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Topic Review (Newest First)
03-09-2017 04:15 AM
Zman Mark or is it with a c? Good work last night and sticking with it and getting one!...like a hockey player going thru a slump they start gripping the stick so tight the shaft starts turning into sawdust...after you hung that trout and kenny was laughing and beating the slimer card like a dead horse...I could feel the sawdust coming off your rod handle from 50 feet away...nothing like the darkness of the vampire shift generates uncertainty of AM I F'ING DOING THIS RIGHT IS THERE EVEN FISH HERE HOW DO I KEEP THIS LURE OUT OF THE F'ING ROCKS OH CRAP THERE GOES ANOTHER 7 BUCKS but ya stayed with it and hung one...your next trip you will hang more...it was great fishing (fun) with you 2...still need to get your number...keep up the good work!
03-07-2017 07:40 PM
Oyey Doc knows
03-07-2017 04:32 PM
FishDr As others have said, casting range is relative. Most of my bigger 'eyes have hit within 15' of shore, but I'll still cast as far as I can along the shoreline to maximize the lure's time in the strike zone. On busier lakes, be sure that you know where the next angler is before firing off long casts - most vampires don't take kindly to someone dropping a lure right in the water they're working.
03-07-2017 03:38 PM
walleye seeker years ago when we could fish till 2 or 3 o'clock then come off the lake at pueblo. we used underwater lights and had many 200 fish nights, if the light is steady the eyes come in. how ever if you want bigger fish you need to fish the very edge of the light circle. the light will bring in the bait fish and zoo plankton so thick at times that your fish finder will bottom out on them. most of what you will catch right under the light will be under size eyes. wipers wont come to the lights but some times they will be very close at the edges of light and can be caught, crappie will zoom through the light and take minnows in the light but the ones that can be caught will be down deeper. trout will also come to the lights. I have had big eyes come to the shore at night with a lantern going, as long as the light isn't moving the fish seem to be attracted to it looking for the bait fish that gather there. catfish will be in close to a light on shore, it is easy to cast out to far from shore at night most big fish will be in very shallow water at night. several years ago I caught a 15 lb cat on my first cast that landed less than a foot of water on my second cast I caught a 23 inch eye and my third cast caught a 13 lb cat all in a foot or less of water
03-07-2017 02:08 PM
slayerfish
Quote:
Originally Posted by mrwigglestheworm View Post
.
And regarding Big Mac, the locals there spot light those zombie eyes all night, so it's definitely not unfamiliar to those fish.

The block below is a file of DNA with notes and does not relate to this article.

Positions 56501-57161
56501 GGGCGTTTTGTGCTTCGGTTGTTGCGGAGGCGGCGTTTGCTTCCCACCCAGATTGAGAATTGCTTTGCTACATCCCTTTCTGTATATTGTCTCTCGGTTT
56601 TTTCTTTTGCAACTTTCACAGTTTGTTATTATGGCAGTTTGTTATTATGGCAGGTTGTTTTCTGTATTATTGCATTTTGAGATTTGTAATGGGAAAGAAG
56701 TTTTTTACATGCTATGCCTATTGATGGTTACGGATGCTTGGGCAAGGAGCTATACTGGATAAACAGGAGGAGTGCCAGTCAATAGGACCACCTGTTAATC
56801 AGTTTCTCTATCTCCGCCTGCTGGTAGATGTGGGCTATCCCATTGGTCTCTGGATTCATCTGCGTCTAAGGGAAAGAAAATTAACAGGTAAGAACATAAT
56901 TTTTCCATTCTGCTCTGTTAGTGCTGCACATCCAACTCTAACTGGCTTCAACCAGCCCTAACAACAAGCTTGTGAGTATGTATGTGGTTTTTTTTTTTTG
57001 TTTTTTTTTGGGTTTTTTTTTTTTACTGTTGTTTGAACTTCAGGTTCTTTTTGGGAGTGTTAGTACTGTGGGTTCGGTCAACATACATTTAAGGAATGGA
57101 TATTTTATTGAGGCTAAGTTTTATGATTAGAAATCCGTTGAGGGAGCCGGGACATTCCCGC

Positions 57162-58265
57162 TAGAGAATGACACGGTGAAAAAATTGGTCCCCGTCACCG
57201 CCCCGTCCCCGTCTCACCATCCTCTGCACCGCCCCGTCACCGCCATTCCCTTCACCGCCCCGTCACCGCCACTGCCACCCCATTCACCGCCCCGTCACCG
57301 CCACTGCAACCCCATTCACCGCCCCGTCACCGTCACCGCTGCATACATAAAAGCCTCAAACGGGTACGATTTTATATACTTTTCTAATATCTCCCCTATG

When in Rome----
03-07-2017 02:02 PM
mrwigglestheworm
Quote:
Originally Posted by ghostman View Post
That's Sheldon Cooper, obsessive compulsive speak for what I already said... lol.
It was just more detail. Hadn't seen your comment. No one is stepping on your toes, guy.

03-07-2017 01:59 PM
ghostman
Quote:
Originally Posted by mrwigglestheworm View Post
Looks like Ghostie already answered it...

And regarding Big Mac, the locals there spot light those zombie eyes all night, so it's definitely not unfamiliar to those fish.
ditto above... rofl
03-07-2017 01:57 PM
ghostman
Quote:
Originally Posted by mrwigglestheworm View Post
I have your answer...

It's a different kind of light, used differently. It's used to attract photoplankton, which then attracts baitfish, thus attracting predator fish. Dock fishing is a bit different than shore fishing.

http://www.fishinglightsetc.com/Howtheywork.html

The lights that people are referring to are headlamps. The major difference is, you're not standing there with your headlamp on, attracting plankton. So your brief explosion of light where there once was none, is enough to spook the fish holding close to the water's edge.
That's Sheldon Cooper, obsessive compulsive speak for what I already said... lol.
03-07-2017 01:57 PM
mrwigglestheworm
Quote:
Originally Posted by ghostman View Post
Lghts around docks attract baitfish... which brings in big fish... sudden lights on a dark shoreline have a startling effect.
Looks like Ghostie already answered it...

And regarding Big Mac, the locals there spot light those zombie eyes all night, so it's definitely not unfamiliar to those fish.
03-07-2017 01:54 PM
mrwigglestheworm
Quote:
Originally Posted by Pilotfly View Post
Not that this has anything to do with casting but I have a question about the comments of using lights. I have heard it is somewhat a common practice (legal I don't know) that folks use lights on the docks at Bullfrog at night to catch stripers. I thought the rationale behind the lights at Bullfrog was that it attracted the fish. The thoughts here however seem to indicate that lights scare the fish away. Species related or just old wives tales?
I have your answer...

It's a different kind of light, used differently. It's used to attract photoplankton, which then attracts baitfish, thus attracting predator fish. Dock fishing is a bit different than shore fishing.

http://www.fishinglightsetc.com/Howtheywork.html

The lights that people are referring to are headlamps. The major difference is, you're not standing there with your headlamp on, attracting plankton. So your brief explosion of light where there once was none, is enough to spook the fish holding close to the water's edge.
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